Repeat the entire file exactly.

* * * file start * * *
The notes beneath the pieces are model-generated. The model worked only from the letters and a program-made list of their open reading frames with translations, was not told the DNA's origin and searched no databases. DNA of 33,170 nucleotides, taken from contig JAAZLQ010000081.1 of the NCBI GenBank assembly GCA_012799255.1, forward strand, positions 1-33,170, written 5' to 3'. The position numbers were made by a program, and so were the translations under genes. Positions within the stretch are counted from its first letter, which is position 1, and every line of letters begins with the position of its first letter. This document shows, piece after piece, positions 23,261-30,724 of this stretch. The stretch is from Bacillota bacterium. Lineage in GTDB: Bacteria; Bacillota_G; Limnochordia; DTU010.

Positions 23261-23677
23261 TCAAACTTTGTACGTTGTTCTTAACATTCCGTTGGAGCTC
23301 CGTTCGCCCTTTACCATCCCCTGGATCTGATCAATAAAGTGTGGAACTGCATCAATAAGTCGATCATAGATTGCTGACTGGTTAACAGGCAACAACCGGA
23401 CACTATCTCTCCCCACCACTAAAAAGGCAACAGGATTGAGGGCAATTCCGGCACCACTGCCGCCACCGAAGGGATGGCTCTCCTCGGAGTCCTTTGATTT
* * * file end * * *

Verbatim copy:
The notes beneath the pieces are model-generated. The model worked only from the letters and a program-made list of their open reading frames with translations, was not told the DNA's origin and searched no databases. DNA of 33,170 nucleotides, taken from contig JAAZLQ010000081.1 of the NCBI GenBank assembly GCA_012799255.1, forward strand, positions 1-33,170, written 5' to 3'. The position numbers were made by a program, and so were the translations under genes. Positions within the stretch are counted from its first letter, which is position 1, and every line of letters begins with the position of its first letter. This document shows, piece after piece, positions 23,261-30,724 of this stretch. The stretch is from Bacillota bacterium. Lineage in GTDB: Bacteria; Bacillota_G; Limnochordia; DTU010.

Positions 23261-23677
23261 TCAAACTTTGTACGTTGTTCTTAACATTCCGTTGGAGCTC
23301 CGTTCGCCCTTTACCATCCCCTGGATCTGATCAATAAAGTGTGGAACTGCATCAATAAGTCGATCATAGATTGCTGACTGGTTAACAGGCAACAACCGGA
23401 CACTATCTCTCCCCACCACTAAAAAGGCAACAGGATTGAGGGCAATTCCGGCACCACTGCCGCCACCGAAGGGATGGCTCTCCTCGGAGTCCTTTGATTT